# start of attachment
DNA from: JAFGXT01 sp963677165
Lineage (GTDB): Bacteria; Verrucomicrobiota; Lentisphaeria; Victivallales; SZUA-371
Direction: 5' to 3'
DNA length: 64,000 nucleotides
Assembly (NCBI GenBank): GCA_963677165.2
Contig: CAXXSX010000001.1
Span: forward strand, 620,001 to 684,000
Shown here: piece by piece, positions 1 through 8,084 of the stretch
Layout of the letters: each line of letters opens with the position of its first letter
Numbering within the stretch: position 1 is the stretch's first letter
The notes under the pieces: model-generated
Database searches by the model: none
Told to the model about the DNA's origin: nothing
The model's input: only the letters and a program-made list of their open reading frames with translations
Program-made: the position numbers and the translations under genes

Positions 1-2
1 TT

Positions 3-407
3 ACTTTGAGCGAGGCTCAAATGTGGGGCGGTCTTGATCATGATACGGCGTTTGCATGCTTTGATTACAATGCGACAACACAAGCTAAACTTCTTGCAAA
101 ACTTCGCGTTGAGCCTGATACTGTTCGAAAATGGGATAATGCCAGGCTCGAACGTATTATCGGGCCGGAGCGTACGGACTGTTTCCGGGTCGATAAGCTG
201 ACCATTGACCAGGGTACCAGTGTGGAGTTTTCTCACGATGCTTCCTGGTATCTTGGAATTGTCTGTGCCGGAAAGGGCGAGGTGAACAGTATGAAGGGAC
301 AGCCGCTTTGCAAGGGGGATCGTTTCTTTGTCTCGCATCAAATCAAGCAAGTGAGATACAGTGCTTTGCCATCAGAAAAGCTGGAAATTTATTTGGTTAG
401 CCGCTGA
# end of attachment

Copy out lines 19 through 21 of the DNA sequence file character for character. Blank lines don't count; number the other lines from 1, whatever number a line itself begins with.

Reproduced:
3 ACTTTGAGCGAGGCTCAAATGTGGGGCGGTCTTGATCATGATACGGCGTTTGCATGCTTTGATTACAATGCGACAACACAAGCTAAACTTCTTGCAAA
101 ACTTCGCGTTGAGCCTGATACTGTTCGAAAATGGGATAATGCCAGGCTCGAACGTATTATCGGGCCGGAGCGTACGGACTGTTTCCGGGTCGATAAGCTG
201 ACCATTGACCAGGGTACCAGTGTGGAGTTTTCTCACGATGCTTCCTGGTATCTTGGAATTGTCTGTGCCGGAAAGGGCGAGGTGAACAGTATGAAGGGAC